For all the 'friends', we've also found our nemesis. First spotted in South Dakota, a couple times each day we've been passed by what I've named the Luxury RV, a glossy black bus-like RV pulling a high-priced black SUV, like Puff Daddy going on walkabout. Ostentatious, faster than us -- the reasons to be annoyed go on and on. But though I've been watching, the LRV's shiny prow has yet to glide past our port windows. I decide to remain vigilant as Jon takes the wheel. 

SEPTEMBER 30 - MOFN, Washington (1,786 miles) 

I gave this town its name, as it is in the middle of nowhere and didn't even have the dignity to give itself a name for its highway exit. Though we didn't have time to stop in Spokane and see my grandparents (although we did see a giant inflatable gorilla, prompting Jon to properly bemoan the trip's lack of monkeys), we had to stop here for gas -- and that's nearly all this place has to offer. That, an RV park (despite the "Don't park RV signs here" signs that seem to be tacked to every post), a collection of construction equipment working and otherwise, and a concrete pipe capped with a metal plate jutting out of the ground. My theory is that it's the entrance to a secret underground government base, but that woman back in Montana probably didn't shoot anyone, either.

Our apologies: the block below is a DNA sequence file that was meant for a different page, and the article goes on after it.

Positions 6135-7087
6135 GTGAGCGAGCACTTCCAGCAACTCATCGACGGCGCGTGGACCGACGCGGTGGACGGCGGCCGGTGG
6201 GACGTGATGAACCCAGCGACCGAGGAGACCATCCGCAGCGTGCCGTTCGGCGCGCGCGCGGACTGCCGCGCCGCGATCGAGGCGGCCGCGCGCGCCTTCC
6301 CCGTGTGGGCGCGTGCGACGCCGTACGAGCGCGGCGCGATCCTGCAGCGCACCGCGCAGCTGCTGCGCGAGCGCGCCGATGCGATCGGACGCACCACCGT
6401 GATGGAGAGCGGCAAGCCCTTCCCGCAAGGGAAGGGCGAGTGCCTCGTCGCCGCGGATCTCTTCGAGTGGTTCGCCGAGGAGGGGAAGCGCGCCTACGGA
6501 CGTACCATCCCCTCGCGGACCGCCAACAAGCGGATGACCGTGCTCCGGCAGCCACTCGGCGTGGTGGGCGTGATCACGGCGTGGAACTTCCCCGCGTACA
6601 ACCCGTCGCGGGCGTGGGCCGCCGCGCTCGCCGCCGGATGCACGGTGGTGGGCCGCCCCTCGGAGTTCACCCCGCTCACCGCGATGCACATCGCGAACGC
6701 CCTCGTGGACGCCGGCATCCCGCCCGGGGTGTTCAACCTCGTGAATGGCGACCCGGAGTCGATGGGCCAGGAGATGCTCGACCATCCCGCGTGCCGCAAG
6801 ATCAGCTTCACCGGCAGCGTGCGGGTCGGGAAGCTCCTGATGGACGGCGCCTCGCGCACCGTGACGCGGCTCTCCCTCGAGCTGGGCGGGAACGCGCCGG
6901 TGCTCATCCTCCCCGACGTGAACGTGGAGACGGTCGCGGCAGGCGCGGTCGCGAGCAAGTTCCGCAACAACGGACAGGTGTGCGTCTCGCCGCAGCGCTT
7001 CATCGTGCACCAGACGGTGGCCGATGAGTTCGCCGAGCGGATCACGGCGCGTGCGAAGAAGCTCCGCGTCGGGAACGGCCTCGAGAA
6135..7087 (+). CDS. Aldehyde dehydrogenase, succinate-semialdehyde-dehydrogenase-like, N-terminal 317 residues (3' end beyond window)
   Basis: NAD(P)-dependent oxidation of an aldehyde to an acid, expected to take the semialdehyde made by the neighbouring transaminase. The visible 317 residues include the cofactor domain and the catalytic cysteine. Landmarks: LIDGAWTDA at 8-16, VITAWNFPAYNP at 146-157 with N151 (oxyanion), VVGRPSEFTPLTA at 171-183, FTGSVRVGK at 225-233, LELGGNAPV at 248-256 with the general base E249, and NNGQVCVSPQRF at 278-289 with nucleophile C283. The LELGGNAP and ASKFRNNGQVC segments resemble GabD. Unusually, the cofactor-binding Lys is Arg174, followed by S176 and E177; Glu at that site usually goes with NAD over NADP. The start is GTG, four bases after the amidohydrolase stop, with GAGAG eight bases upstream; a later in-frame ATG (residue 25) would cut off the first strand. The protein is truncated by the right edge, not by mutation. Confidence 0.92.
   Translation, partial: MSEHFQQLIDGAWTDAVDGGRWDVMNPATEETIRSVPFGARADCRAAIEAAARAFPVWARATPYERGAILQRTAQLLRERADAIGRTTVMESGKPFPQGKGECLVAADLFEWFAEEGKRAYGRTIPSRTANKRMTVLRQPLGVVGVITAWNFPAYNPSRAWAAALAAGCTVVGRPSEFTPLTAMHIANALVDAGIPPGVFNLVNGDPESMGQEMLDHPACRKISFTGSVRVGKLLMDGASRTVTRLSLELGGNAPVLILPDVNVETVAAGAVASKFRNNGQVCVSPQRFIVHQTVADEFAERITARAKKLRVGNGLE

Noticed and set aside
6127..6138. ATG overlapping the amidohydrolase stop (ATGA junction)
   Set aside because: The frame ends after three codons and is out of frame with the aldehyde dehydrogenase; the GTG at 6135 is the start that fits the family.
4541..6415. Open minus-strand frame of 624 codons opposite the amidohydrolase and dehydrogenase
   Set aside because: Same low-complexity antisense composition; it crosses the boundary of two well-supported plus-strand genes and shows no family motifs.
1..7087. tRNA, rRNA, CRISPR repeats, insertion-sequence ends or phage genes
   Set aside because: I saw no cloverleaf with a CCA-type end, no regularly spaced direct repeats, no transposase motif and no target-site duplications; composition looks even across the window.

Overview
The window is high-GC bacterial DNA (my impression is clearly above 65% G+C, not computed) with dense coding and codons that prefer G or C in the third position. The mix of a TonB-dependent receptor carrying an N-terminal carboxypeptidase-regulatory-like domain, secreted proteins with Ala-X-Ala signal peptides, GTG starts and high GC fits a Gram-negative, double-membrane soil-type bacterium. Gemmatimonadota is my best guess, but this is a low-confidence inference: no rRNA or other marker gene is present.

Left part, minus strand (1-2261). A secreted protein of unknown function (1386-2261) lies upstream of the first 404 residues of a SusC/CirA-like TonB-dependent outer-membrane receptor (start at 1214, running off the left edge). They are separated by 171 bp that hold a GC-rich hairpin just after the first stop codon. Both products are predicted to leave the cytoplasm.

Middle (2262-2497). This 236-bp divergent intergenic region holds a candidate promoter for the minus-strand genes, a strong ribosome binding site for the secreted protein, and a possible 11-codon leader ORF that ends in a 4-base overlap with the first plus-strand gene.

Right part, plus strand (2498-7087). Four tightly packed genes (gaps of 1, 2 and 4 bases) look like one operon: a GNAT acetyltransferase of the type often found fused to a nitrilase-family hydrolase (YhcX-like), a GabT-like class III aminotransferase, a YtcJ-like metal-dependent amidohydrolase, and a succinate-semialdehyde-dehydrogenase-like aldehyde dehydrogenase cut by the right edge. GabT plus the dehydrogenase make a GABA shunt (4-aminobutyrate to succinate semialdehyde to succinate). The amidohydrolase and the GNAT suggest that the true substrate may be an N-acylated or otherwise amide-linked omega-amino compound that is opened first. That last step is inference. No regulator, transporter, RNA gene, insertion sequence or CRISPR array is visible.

SEPTEMBER 30 - Roslyn, Washington (1,932 miles) 

We're almost there, but fannish interest (you can take the geeks out of Wisconsin, but...you know the rest) made us get off the interstate and make our way up a county highway to Roslyn, where they filmed the exteriors for the TV series Northern Exposure. All the shops are closed this late on a Sunday evening, so no T-shirts for us. But the KBHR radio station is still there and we get to peek into the now-dusty interior. We also see Roslyn's Café, the building that was supposed to be Dr. Fleischman's office, and the Brick, where we stop to grab dinner. 

While waiting for dinner, I wander back across the street and finally get ahold of my mom. While eating dinner, I watch a gorgeous nearby woman, who eventually notices me and subtly flashes her wedding ring. As of this writing, the jury is still out on whether I'm happy or sad to have been caught being potentially prurient. 

Then it's back to the road, with only Snoqualimie Pass between us and Seattle. 

SEPTEMBER 30 - Bellevue, Washington (2,015 miles)